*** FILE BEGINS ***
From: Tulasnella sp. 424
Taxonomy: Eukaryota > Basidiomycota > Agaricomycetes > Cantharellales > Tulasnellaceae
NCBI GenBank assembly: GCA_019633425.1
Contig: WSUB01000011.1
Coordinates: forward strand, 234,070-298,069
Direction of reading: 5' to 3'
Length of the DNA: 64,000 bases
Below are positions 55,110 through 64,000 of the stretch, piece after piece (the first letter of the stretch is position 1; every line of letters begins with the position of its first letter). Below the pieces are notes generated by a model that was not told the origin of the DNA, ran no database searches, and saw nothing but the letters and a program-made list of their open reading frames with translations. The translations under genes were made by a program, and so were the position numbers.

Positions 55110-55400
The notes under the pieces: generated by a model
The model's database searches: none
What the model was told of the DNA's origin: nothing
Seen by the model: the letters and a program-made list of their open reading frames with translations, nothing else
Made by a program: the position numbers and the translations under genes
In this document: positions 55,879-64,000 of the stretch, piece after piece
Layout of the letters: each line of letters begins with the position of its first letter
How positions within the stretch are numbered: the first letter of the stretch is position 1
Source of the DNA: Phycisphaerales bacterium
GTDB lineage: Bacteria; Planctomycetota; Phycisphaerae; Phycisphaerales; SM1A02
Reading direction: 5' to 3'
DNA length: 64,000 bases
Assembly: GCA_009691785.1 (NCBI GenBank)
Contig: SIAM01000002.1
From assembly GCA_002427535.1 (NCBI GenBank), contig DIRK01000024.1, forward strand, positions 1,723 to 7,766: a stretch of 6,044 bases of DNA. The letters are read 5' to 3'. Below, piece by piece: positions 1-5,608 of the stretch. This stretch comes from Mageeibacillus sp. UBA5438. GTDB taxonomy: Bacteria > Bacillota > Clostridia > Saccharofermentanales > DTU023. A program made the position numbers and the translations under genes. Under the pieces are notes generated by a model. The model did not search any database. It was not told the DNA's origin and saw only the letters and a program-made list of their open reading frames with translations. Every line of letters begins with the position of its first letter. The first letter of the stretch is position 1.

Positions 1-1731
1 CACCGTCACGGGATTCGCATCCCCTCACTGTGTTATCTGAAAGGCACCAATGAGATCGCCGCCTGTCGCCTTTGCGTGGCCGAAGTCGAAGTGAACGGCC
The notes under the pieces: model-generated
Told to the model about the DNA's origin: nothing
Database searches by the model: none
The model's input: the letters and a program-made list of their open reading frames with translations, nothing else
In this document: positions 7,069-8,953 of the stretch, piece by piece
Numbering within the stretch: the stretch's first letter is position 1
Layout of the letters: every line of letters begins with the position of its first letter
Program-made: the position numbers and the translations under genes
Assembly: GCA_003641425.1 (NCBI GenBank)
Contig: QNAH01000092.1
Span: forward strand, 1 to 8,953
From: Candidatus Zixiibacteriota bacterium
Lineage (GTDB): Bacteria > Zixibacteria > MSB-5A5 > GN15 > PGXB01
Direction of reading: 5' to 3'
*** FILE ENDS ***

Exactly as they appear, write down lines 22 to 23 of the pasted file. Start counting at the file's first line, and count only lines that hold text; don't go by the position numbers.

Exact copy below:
Assembly: GCA_009691785.1 (NCBI GenBank)
Contig: SIAM01000002.1